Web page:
Size and Weight
When considering size and weight of these stoves, you can’t ignore the fact that all of them must have windscreens to properly function. Simply running them as you can buy them from the store will not work (as witnessed in our shootout article).
Our DIY Alcohol Stove measures 2 5/8″ in diameter x 2/8″ tall (tin can lid is 3 1/4 in diameter). Including the DIY Aluminum Flashing windscreen and can lid for the pre-burner, everything weighs only 1.7 oz. The windscreen is made from an 11″ long x 2 5/8″ piece of common flashing available at the hardware store and can store flat if needed, but connected is measures about 3 1/2″ in diameter.
The Vargo Triad XE Titanium measures 2 7/8″ in diameter x 1 1/4″ tall. It has its own pre-burner and stand built in, but still requires a windscreen be purchased or made. Using the windscreen we made from flashing, the whole kit weighs 2.8 oz.
On the Trangia there’s a couple of different ways you can run it. The Stove by itself is 3.1 oz., but with the included simmer top and windscreen the setup weighs 5.6 oz. The stove alone measures 3″ in diameter and 2 5/8″ tall.
The Trangia windscreen that comes with the set has a diameter of 3 6/8″ and weighs 1.7 oz. The DIY windscreen weighs only 1.1 oz. Not a whole lot of difference, but “ounces in the morning weigh pounds at night.”
Burn and Boil Time
With a cold start at an air temperature of 90 degrees, the Trangia burned its 3 oz. of fuel for 36 minutes, the Vargo lasted 26 minutes, and the DIY Alcohol Stove ran about 13 minutes (see video below). That 13 minutes on the DIY stove is just enough to get some water boiling and cook some Ramen Noodles.
Using 16 oz. of 60 degree water (2 cups) at an air temperature of 90 degrees with a cold start, the Trangia boiled water in 9-10 minutes, the Vargo in 8-9 minutes and the DIY Alcohol Stove in 10-11 minutes.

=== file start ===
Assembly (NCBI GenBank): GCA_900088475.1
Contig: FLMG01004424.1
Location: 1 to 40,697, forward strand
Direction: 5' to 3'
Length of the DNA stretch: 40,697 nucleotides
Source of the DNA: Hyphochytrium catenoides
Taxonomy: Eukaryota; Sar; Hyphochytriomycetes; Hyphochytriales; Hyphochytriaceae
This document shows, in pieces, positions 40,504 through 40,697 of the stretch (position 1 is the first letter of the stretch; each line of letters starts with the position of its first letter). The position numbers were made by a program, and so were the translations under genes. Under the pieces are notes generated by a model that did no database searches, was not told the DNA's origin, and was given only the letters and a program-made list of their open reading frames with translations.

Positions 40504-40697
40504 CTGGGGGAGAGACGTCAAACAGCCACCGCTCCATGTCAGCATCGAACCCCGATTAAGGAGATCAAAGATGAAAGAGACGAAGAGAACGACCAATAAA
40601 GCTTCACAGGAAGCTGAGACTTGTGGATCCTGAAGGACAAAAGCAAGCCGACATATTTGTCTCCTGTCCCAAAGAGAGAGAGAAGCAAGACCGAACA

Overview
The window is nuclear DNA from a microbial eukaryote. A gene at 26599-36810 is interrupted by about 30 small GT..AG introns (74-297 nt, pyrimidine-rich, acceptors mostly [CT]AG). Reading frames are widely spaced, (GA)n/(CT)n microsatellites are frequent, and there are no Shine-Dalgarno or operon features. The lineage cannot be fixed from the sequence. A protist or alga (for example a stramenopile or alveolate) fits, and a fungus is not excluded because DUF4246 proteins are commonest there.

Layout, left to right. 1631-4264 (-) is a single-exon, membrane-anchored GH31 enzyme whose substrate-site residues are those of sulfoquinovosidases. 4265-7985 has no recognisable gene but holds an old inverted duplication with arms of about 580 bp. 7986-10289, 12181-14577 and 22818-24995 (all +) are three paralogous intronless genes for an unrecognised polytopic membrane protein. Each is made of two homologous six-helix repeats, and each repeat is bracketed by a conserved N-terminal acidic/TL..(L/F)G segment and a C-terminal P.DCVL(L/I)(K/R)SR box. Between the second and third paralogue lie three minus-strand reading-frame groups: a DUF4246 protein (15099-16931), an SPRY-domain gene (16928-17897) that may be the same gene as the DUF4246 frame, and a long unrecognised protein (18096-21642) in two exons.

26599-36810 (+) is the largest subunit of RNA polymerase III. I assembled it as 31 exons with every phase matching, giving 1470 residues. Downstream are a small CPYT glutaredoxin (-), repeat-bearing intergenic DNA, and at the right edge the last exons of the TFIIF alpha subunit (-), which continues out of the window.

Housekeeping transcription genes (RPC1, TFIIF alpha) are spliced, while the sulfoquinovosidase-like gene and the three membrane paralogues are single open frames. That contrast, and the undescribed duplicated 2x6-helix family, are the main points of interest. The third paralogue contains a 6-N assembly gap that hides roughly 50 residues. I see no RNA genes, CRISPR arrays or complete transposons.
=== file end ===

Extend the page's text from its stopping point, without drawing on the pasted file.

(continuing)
Fuel Efficency and Capacity
Three ounces of fuel can be held in the Trangia, 1.75 oz. in the Vargo, and 1 oz. in our DIY Alcohol Stove.
We felt the efficiency was somewhat neutral across the board. if you look at how quickly the Denature Alcohol burned in each of the stoves you’ll see that for the amount they held it was pretty even, which is to say that the DIY Alcohol Stove is just as equal when it comes to efficiency.
The Trangia will set you back anywhere between $20 and $30, the Vargo Triad XE Titanium runs $30 to $35, and of course the DIY Alcohol Stove is nearly free provided you have the parts lying around.
Further Details and Comparison
Alcohol Stove Boil Test
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you are comparing an open jet stove (Trangia) against pressurize jet stoves. The result is Trangia stove will burn longer but takes a longer time to boil.
Here is an improved alcohol stove design, using open jet system but burns like pressurized jet stove.
Try it out and see if the design has any flaws.